Senator Kirsten Gillibrand Steps Up–Here's Why the Military Needs to Stand Down

WASHINGTON, DC - OCTOBER 24: Sen. Kirsten Gillibrand (D-NY) addresses a conference commemorating the 10th anniversary of the Center for American Progress in the Astor Ballroom of the St. Regis Hotel October 24, 2013 in Washington, DC. Co-founded by former Clinton Administration Chief of Staff John Podesta, the liberal public policy research and advocacy organization is a think tank that rivals conservative policy groups, such as the Heritage Foundation and the American Enterprise Institute. (Photo by Chip Somodevilla/Getty Images)
Source: Chip Somodevilla/Getty Images News/Getty Images

Senator Kirsten Gillibrand (D-NY) introduced legislation that would have military prosecutors decide whether a sexual assault or other criminal cases should go to trial, instead of a unit commander–who may not be objective in the issues. The push for the bill was prompted by a rise in military rapes along with a number of high-profile scandals in recent weeks. Gillibrand argued that other countries, including some European allies and Israel, have made similar changes to their own military legal codes with successful results.

Although the military has voiced its intent to stamp out the “cancer” of sexual assaults, as described by CBS News, chiefs of every military branch met the legislation with rigid opposition. Surprise, surprise. The upper echelons band together to protect their reign.

Defenses upheld the virtue of the military chain of command and emphasized commanders’ reliance on experienced judge advocate generals for guidance in criminal matters.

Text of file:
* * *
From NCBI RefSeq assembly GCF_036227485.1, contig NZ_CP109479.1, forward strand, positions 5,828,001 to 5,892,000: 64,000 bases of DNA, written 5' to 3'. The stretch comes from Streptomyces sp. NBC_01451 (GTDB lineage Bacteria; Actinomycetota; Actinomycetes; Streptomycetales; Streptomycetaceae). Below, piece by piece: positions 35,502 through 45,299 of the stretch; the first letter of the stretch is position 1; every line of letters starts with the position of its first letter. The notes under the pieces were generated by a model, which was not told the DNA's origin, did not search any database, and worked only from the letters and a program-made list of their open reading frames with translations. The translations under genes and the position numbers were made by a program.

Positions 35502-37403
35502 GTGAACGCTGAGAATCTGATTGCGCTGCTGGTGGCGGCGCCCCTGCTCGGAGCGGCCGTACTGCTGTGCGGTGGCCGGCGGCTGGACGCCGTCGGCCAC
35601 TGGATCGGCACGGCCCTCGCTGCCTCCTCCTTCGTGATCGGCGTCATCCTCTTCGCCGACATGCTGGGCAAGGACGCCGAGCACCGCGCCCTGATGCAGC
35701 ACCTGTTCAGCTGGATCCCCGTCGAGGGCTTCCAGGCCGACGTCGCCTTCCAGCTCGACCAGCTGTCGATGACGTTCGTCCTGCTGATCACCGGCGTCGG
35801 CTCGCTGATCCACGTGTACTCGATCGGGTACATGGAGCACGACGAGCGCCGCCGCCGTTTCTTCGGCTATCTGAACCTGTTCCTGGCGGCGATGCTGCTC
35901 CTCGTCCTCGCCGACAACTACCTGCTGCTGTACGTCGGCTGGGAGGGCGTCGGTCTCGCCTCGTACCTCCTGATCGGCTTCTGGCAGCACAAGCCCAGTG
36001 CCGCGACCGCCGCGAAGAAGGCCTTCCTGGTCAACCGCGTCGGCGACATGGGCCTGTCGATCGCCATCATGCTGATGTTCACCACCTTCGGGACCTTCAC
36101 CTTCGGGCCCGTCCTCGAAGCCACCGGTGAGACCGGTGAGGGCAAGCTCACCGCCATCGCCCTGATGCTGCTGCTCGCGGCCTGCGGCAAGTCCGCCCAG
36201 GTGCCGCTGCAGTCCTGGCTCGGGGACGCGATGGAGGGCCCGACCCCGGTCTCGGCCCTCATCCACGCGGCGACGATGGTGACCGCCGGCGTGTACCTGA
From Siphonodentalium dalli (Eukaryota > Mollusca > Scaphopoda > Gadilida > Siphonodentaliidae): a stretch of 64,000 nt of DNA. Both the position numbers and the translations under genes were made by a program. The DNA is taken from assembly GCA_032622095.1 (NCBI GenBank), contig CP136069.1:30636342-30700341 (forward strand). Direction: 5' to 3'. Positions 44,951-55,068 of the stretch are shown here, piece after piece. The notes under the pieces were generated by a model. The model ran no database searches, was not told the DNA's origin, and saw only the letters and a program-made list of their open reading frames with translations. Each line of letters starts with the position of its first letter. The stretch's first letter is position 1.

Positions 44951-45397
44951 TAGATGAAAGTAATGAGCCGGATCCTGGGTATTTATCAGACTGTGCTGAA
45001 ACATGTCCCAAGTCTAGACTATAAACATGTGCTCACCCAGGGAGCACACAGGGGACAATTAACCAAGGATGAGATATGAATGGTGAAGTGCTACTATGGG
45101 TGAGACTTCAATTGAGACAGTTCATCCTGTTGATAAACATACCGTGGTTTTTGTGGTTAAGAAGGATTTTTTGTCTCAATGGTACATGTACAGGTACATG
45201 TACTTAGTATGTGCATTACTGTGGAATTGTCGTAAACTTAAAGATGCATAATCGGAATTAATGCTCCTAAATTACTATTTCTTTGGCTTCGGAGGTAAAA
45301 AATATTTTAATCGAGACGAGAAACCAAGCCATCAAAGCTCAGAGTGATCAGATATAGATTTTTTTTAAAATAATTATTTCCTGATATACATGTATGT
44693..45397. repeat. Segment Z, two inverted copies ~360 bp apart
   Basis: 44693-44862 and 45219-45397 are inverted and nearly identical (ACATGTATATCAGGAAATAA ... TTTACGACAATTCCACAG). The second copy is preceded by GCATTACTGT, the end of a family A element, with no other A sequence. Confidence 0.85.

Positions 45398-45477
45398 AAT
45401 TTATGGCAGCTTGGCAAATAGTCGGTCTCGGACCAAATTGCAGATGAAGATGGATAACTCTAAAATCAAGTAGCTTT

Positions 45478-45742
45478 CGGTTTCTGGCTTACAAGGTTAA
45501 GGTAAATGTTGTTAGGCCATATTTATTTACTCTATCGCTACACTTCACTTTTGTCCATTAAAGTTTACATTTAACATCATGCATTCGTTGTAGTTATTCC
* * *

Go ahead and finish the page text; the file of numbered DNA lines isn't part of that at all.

According to CNN, Senator James Inhofe (R-OK), the top Republican member of the Armed Services Committee, maintained that he is opposed to any legislation "removing commanders from their indispensable roles" in the military justice system. “There's a risk of unintended consequences if we act with haste without thorough and thoughtful review," Senator Inhofe said.

I can't even. Because assailants should be considered too, right? No....just no.

                                        

Thankfully, Senator Gillibrand was a bulldog during the congressional hearing. She stressed that there are commanders who are not objective and who don't want women in the military in the first place.

You’re kidding! There’s still sexism in an institution as fundamental to the fabric of American society as the military? That someone even had to state such an obvious fact is enough to cue several eye rolls. I can imagine that hit a nerve for a few military chiefs, though.

Senator Gillibrand did not stop there, however. The Democratic firecracker said there are commanders who don't know the difference between a “slap on the ass and rape”, as reported by CNN. Excuse me for a minute while I snap furiously.

The Senator also said that sexual assault victims in the military may be “afraid to report” the crime to their superior officers. “They think their careers will be over. They fear retaliation. They fear being blamed."

The unfortunate reality? Senator Gillibrand is absolutely right. Military or not, sexual assault victims are often scared into silence for fear of being blamed for what happened to them. The public attitude towards victims is largely a skeptical one–one that seeks to search for a scapegoat in the victim’s actions. To add insult to injury, the concern for the assailant’s life and reputation often overwhelms concern for justice for the victim. And when victims are met with grave suspicion for coming forward, there is a fear of being honest about this complete and utter violation.

Let’s not be naïve. “Rape culture” is very much a real phenomenon and I believe that the military’s opposition to Senator Gillibrand’s bill is just another means of upholding this sad trend. 

Image: Getty Images

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